Wigger Please!

Mike Adams, Townhall, February 15, 2010


The class “Teacher, School, and Society” (EDN 200) is required of all education majors. When students take Maurice Martinez for the class they get a special treat. Maurice [Maurice Martinez, an education professor at UNC-Wilmington] teaches them “Black English.” In 2003, he even copyrighted course materials to make white future teachers fluent in “Black English.”

To think I used to call ebonics the “new black death.” In retrospect, that was mighty Caucasian of me–and that isn’t a good thing. If only I had taken Professor Martinez for “Teacher, School, and Society” I would know better.

In his class, students are taught that “many African Americans speak and use a form of English that is somewhat different from Standard English.” They also learn that “the rules of Black American English are functional to those who use them.”


Maurice believes that if we wish to succeed in our “No child left behind” efforts we can begin by “trying to understand the language spoken by African American children.” Maurice cautions that “not all 36 million African Americans choose to speak Black English, especially the educated middle and upper income blacks.”


Maurice devotes dozens of pages of class notes to teaching white future teachers the specifics of Black English. It isn’t rocket science but it’s darned close. For example, Maurice teaches his students that while whites use terms like “This, that, them, these, and those” blacks often say “Dis, dat, dem, dese, and dose.” His notes say “There is a ‘duh’ sound substituted for the ‘th’ sound in the beginning of the word.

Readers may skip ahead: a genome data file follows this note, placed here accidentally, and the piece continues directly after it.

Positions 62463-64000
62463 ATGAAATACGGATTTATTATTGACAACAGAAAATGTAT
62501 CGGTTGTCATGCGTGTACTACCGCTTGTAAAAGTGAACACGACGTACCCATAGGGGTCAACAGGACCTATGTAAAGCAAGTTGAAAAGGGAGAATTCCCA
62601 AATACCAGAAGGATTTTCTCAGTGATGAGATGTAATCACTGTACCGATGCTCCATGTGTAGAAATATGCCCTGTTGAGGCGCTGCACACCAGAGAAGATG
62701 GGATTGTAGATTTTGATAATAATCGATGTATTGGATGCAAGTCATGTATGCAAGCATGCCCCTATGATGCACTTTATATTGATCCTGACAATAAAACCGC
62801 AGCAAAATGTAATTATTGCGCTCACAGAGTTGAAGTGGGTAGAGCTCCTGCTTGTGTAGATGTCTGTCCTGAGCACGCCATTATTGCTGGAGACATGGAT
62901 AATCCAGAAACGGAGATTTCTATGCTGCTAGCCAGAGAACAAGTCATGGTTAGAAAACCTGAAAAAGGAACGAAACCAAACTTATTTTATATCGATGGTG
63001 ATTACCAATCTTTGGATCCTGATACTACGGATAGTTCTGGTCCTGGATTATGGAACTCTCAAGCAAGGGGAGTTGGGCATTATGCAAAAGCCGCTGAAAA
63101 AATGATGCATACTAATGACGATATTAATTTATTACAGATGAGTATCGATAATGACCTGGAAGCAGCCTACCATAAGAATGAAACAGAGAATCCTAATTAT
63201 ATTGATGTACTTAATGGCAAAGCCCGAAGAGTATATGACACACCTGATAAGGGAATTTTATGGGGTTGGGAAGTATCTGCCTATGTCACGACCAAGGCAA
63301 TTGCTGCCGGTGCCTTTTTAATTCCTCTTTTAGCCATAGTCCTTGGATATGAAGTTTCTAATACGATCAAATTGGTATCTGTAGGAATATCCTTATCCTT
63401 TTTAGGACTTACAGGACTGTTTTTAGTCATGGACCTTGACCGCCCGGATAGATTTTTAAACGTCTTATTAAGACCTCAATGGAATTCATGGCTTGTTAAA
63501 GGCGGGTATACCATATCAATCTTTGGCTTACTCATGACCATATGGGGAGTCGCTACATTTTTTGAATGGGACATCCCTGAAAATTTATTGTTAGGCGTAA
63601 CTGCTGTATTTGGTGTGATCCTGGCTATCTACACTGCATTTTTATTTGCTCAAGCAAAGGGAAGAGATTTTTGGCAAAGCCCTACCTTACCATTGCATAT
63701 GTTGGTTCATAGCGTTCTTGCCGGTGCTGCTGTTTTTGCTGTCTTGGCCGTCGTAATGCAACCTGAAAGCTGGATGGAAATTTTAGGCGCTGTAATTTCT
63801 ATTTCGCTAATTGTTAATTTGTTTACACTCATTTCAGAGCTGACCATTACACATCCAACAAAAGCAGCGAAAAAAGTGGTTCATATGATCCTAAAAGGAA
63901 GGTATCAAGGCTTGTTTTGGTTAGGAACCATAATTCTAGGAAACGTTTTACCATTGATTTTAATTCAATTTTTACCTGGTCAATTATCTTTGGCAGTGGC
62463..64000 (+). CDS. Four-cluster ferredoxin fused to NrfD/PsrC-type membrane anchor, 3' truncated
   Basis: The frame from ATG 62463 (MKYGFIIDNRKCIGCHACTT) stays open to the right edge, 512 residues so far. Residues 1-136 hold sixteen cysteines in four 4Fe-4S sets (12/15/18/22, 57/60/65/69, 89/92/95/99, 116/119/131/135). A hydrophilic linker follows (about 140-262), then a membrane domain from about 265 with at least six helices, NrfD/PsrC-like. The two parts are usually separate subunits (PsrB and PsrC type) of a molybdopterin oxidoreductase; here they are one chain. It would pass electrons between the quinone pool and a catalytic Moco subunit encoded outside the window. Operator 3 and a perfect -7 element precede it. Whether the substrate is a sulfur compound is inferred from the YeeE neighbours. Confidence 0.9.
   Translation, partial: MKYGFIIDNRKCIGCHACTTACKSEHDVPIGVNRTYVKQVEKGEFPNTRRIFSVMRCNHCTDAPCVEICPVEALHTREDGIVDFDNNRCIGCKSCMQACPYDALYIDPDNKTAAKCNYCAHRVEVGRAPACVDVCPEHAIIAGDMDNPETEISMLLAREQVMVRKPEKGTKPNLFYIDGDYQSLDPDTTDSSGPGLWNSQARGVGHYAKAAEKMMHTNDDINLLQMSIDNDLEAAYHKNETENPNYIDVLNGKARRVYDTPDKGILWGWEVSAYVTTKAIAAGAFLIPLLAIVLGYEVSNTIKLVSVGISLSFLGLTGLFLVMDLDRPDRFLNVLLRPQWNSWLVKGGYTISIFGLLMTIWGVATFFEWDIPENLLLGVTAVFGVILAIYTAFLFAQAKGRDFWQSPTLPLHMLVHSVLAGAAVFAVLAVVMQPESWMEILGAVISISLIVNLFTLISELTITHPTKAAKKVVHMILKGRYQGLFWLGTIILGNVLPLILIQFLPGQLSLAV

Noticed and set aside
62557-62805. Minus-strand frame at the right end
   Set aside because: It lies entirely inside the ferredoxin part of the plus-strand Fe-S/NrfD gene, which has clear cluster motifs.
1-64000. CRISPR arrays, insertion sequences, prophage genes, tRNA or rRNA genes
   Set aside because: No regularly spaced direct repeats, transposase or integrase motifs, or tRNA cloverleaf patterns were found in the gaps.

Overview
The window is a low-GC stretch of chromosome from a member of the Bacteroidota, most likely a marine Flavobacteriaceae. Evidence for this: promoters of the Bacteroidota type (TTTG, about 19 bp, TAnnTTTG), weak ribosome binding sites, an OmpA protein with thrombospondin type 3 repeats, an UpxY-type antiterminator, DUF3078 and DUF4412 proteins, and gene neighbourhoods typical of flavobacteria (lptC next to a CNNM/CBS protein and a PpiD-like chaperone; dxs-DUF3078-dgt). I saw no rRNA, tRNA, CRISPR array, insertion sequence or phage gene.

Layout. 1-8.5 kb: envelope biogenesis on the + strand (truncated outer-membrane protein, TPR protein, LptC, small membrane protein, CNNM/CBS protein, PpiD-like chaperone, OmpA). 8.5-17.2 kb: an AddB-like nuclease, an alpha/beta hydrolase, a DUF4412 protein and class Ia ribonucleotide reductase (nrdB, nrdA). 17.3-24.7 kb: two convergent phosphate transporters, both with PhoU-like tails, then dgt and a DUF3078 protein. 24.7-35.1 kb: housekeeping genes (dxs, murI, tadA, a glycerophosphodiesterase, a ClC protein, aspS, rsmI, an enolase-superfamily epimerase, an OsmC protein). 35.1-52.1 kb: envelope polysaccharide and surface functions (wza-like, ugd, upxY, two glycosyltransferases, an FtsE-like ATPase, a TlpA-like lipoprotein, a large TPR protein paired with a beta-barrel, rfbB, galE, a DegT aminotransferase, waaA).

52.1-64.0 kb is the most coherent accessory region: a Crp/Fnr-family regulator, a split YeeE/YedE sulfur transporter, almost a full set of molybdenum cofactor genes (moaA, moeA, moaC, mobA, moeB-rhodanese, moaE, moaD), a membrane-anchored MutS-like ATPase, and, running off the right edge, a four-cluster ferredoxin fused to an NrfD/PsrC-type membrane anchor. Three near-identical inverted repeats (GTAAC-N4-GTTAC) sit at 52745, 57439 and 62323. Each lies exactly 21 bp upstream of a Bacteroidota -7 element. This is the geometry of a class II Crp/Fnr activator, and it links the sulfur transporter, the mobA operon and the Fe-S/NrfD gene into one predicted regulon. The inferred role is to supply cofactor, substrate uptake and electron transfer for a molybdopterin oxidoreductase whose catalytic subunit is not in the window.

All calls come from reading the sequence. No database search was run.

Of course, if a white teacher is going to teach black kids, she needs to learn how to curse like they do. Here, Professor Martinez is brilliant. He informs us that while whites use the terms “mother” and “brother,” blacks often prefer to say “muvah” and “bruvah.” Maurice even gives a sample sentence: “My muvah cook grits.” But he cautions that when using profanity in conjunction with the “F-word” it is best to pronounce “mother” properly.


Maurice, the tenured education professor, also informs students that when using plurals it is not necessary to add an “s” in Black English. That’s why a paper costs “50 cent,” not “50 cents.” {snip}

{snip} But Maurice cautions that “library” is a white way of saying things. Blacks say “liberry”–that is, those who speak Black English.

I already knew many words in Black English before I perused Professor Martinez’ class notes. For example, I knew “before” was “fo” and “fifty” was “fitty.” But I have to admit that I never knew that “corner” was “cornda.” Now I can say “Look at that ho on the cornda. I never seen that ho ‘fo.” {snip}


But not everything that seems like a clue to a fight really is a clue to a fight. For example, “yeah, he packin'” would seem to mean “he has a gun.” But in Black English, according to Professor Martinez’ notes, it could just mean “yes, he’s well endowed.”

When white students are done with their homework, Professor Martinez may decide to ask them “Did you do your homework?” In response, he has taught them the correct Black English answer: “Teacher, I been done did dat.”

After sending their kids to study education at UNC-Wilmington, many parents may decide they want their tuition money back. Thankfully, Maurice teaches 18 ways to say “money” in Black English: Book, bread, cake, cash, cheddar, cheese, chump change, coins, crumbs, dough, eagle, fitty, green, jingle, loot, moola, scrilla, and Benjamin.



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